[We] bow together in grief before the shameful murder of Dr. Martin Luther King, Jr., a unique apostle of the non-violent drive for justice.1
Today we echo the Catholic, Protestant, Orthodox and Jewish leaders who together honored Rev. King after his death in 1968, exhorting Americans to take up his mantle as “apostles of justice.” But especially given today’s tense political climate, we should also remember his refusal to sever justice from love. If King was an “apostle of justice,” it’s because he was all the more an “apostle of love.”
What is the summum bonum of life? I think I have found the answer, America. I have discovered that the highest good is love. This principle is at the center of the cosmos. It is the great unifying force of life. God is love.2
Over 50 years later, King prods us to ask ourselves, “How can I be an apostle of justice and love?”
Think about how strange this combination is. Justice has an angry ring to it, evoking images of judgment, right and wrong, hellfire, brimstone and battle lines. But love is warm and sweet, evoking tenderness, affection, reconciliation. How do the two fit together?
King’s little volume of sermons Strength to Love points us in the right direction: real love isn’t weak and passive, but strong and courageous. Nor does love blindly overlook injustice in order to please people. That isn’t love; it’s “emotional bosh.”3 Pope Benedict XVI similarly writes that love without truth is an “empty shell” of sentimentality.4 So the first task for an apostle of justice and love is humbly to seek the truth about right and wrong.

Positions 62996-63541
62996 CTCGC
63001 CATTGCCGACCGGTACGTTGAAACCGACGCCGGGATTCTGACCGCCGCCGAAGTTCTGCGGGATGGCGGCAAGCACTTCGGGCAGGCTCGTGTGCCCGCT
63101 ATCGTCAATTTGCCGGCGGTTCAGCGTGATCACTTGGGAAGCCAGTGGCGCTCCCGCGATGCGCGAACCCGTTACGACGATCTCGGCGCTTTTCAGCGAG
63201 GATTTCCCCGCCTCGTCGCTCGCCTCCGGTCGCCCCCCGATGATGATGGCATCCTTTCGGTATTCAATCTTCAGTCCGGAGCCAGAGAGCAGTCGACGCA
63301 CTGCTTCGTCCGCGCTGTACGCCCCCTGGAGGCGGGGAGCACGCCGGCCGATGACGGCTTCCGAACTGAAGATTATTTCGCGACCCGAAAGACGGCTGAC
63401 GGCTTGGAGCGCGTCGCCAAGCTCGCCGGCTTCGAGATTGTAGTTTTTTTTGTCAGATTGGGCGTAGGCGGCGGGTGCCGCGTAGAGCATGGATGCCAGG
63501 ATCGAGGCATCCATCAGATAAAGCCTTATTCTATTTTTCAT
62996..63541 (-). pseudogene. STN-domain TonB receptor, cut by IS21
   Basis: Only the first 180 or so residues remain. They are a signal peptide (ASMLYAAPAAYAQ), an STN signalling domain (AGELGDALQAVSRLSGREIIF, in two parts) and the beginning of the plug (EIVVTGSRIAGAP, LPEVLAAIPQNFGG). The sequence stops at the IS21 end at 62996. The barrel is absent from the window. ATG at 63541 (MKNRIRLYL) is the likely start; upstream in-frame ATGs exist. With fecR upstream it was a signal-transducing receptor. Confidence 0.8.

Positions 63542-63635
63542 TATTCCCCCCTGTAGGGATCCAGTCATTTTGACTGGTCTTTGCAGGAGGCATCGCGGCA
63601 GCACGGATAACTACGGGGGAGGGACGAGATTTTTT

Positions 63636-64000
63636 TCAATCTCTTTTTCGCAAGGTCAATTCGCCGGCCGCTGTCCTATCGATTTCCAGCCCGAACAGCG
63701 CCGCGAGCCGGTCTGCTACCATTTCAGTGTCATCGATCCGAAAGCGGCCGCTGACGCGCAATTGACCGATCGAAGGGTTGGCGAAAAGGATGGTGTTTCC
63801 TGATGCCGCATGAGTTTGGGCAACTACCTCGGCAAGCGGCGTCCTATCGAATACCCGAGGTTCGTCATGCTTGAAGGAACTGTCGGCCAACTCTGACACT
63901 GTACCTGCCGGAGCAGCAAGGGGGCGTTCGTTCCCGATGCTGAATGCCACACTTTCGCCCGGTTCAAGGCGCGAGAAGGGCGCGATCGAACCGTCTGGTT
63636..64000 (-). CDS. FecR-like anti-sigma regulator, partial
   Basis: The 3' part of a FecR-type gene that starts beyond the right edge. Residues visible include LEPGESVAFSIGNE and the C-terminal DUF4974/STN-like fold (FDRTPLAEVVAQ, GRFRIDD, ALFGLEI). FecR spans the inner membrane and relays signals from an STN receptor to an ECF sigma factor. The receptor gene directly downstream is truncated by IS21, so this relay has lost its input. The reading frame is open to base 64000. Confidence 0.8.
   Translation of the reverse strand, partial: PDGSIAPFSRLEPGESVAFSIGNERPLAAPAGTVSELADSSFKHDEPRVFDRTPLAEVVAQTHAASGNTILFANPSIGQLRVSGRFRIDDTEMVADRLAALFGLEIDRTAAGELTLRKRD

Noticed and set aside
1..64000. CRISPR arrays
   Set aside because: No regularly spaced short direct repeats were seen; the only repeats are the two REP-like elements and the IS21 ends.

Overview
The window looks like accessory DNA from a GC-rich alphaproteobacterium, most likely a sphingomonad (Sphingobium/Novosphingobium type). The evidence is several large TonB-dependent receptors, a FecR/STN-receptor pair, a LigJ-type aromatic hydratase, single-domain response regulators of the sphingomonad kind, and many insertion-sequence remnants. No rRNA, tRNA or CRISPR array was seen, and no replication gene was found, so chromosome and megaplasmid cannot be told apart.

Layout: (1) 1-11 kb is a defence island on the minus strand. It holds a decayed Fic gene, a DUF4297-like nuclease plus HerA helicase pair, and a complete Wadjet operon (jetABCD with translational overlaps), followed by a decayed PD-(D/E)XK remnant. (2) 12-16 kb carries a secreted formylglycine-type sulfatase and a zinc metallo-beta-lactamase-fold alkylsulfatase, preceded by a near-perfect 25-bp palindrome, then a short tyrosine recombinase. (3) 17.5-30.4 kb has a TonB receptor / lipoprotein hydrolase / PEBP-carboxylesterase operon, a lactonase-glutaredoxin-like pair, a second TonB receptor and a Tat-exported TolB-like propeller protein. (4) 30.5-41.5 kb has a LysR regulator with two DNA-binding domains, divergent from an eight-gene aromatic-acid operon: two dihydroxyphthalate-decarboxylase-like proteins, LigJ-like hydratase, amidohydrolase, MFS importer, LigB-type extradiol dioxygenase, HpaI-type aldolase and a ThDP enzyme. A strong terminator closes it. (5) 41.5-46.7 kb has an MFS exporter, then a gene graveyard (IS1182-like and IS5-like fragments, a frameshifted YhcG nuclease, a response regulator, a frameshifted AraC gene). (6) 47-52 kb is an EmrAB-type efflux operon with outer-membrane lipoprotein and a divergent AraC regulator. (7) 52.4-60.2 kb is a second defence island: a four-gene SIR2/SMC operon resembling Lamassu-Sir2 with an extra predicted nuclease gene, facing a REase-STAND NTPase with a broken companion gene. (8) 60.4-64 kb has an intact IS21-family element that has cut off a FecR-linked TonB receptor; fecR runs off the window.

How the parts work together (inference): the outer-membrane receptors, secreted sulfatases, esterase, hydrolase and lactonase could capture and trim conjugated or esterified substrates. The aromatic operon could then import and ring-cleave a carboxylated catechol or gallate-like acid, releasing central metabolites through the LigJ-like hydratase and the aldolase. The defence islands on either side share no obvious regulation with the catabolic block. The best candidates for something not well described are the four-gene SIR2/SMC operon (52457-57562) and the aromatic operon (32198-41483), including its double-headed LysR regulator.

Yet truth without love is harsh and ineffective. For King, a “tough mind” will lead to true justice only if united to a “tender heart.” Another task for an apostle of justice and love is to affirm the precious, though flawed, humanity of those who commit injustice. King believes that fear lies at the root of most injustice and hatred—fear of change, social censure, economic loss, pain, the unknown, anything. Too often people hate and mistreat the objects of their fear.5 And this helps explain why, paradoxically, justice alone can’t fix injustice. Or at least, human justice isn’t enough: Supreme Court decisions and legislation are necessary to regulate external behavior, but they can’t transform hearts. Only love can do that. Love completes justice by casting out fear and meeting hatred with friendship. King quotes Lincoln’s quip, “Madam, do I not destroy my enemies when I make them my friends?”6
Nobody is immune to injustice. We’ve all been wronged by someone—whether it be a friend, spouse, coworker, political opponent, social class, internet troll or The Man. King challenges us to restore every wounded relationship with a creative balance of justice and love. Call out wrongdoing for what it is, yet all the while cherish those doing the wrong.
The task is hard. Impossible even, by human efforts alone. Thankfully, King reminds us time and again that the ultimate source of both justice and love is not human, but divine. A “tough mind” is one that knows God’s law; a “tender heart” is one that overflows with God’s love. Faith in God replaces existential fears with hope in everlasting life, and grace bestows the strength to love.
When the days grow dark and nights grow dreary, we can be thankful that our God combines in his nature a creative synthesis of love and justice that will lead us through life’s dark valleys and into sunlit pathways of hope and fulfillment.7
 Interfaith statement following the assassination of Rev. Dr. Martin Luther King, Jr. (14 April 1968).
 Martin Luther King, Jr., Strength to Love (Minneapolis: Fortress Press, 2010), 152.
 Ibid, 46.
 Benedict XVI, Caritas in veritate (2009), #3.
 King, 125.
 Ibid, 49.
 Ibid, 9.